The best way to fix the problem is for people to get educated on the topic. Many of us received a terribly limited sex education growing up that focused on reproduction and glossed over pleasure. In order to close the gap, it’s important for us all to get more familiar with the ins and outs of female sexuality and pleasure.

The social practices around sex is also something that needs to be changed. Women need to learn how to be better at asking for what they want and communicating to their partners what gives them pleasure. Attending an online coaching programme, such as my Better in Bed Foundations course, is a great way for women to get in touch with their own sexuality and break out of patterns that result in unfulfilling, lacklustre sex.

Read more: Feminine Awareness: How To Feel Sensually Empowered

Closing the Orgasm Gap: Woman

Redefine Sex

Another way to close the orgasm gap is to change how sex is defined. Sex isn’t just about intercourse, it’s about all forms of pleasure and play that brings enjoyment to both parties involved. This means putting just as much effort into providing external stimulation as internal stimulation.

While this may seem counter-intuitive in an article discussing the orgasm gap, less focus should be put on the “goal” of orgasm so both partners can relax and enjoy themselves in whatever way brings them pleasure.

Know What You Want

The women who are most likely to ensure they orgasm with a partner are those who know how get there on their own. How else will you teach someone else how you like it? I encourage anyone with a vulva to take responsibility for their own pleasure and make sure you get it, rather than hoping for it.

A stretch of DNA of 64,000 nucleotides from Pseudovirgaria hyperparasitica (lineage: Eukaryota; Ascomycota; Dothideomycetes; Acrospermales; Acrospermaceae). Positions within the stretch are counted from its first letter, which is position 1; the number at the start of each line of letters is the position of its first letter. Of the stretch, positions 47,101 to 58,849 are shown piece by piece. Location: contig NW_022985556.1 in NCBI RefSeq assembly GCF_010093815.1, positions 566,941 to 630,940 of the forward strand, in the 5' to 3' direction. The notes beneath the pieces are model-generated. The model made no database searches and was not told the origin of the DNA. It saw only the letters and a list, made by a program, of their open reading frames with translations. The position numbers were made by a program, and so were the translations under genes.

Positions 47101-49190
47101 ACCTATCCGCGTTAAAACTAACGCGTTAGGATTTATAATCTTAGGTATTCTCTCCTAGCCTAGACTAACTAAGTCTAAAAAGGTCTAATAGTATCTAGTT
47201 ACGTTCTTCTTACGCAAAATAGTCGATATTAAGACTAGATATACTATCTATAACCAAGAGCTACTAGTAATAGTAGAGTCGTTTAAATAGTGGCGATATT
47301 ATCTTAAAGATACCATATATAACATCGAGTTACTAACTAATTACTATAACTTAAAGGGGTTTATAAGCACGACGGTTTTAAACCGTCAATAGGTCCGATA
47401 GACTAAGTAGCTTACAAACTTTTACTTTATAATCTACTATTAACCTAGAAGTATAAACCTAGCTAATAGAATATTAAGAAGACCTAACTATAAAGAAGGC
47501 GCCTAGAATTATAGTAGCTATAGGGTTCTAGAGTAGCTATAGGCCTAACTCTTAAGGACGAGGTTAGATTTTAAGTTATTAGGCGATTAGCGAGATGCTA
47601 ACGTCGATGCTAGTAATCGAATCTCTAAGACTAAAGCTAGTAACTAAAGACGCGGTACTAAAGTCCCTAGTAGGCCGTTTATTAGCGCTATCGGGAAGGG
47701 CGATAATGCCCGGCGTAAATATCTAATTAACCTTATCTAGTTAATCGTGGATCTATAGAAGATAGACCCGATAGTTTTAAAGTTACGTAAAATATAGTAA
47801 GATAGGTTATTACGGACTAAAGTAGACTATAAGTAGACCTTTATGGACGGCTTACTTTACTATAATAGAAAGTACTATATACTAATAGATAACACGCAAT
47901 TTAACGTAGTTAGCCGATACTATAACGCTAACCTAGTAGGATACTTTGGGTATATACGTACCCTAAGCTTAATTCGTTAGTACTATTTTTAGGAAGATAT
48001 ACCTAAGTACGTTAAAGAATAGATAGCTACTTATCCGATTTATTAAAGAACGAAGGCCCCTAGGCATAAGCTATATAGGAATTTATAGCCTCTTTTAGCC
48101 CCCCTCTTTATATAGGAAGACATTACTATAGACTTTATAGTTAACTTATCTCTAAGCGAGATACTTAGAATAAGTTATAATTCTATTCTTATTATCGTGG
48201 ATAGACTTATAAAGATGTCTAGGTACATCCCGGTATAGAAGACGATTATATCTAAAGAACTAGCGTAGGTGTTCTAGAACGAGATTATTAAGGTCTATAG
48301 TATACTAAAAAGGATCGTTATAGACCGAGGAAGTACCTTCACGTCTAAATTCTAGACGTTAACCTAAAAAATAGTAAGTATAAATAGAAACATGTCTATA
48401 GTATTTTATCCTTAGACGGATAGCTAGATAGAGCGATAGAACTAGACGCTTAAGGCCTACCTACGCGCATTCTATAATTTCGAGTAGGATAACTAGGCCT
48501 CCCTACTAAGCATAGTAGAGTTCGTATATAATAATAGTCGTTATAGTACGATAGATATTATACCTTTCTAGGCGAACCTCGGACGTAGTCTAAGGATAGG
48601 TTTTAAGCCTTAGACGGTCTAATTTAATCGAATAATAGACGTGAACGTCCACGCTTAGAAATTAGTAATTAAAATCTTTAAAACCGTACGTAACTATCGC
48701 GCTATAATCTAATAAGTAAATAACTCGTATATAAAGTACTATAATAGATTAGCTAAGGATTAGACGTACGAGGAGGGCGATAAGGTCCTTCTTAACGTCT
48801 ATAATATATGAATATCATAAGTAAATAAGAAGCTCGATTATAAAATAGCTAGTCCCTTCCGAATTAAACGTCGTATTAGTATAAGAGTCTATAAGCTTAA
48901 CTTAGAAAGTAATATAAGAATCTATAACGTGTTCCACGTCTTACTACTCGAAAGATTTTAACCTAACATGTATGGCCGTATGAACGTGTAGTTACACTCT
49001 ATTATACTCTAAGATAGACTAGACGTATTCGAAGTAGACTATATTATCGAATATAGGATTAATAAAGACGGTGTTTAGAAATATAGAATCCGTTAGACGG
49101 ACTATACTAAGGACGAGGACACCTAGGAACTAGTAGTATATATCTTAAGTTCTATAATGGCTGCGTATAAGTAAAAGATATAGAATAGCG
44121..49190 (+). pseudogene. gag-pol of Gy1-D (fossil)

The key to understanding what turns you on or off and knowing exactly how you (and your clitoris) like to be stimulated is masturbation. If you’ve never used a sex toy before, you don’t need to be intimidated. There are many simple bullet-style vibrators that allow you to experience direct clitoral stimulation, and they are handy to have around either for a solo session or even when things are heating up with a partner.

There are also specific couples toys, such as the Eva by Dame Products, We-Vibe Sync and even vibrating penis rings such as the Lelo Tor 2, that are designed to be worn during penetrative intercourse to provide additional clitoral stimulation.

That said, a huge amount of the female arousal and pleasure happens in the mind. So it’s important to put aside any worry about whether your partner is enjoying himself or if you will climax. This type of mental chatter draws you out of the moment and can make it difficult to experience the heights of pleasure.

Read more: Where To Buy Sex Toys In Hong Kong

Closing The Orgasm Gap: Vibrator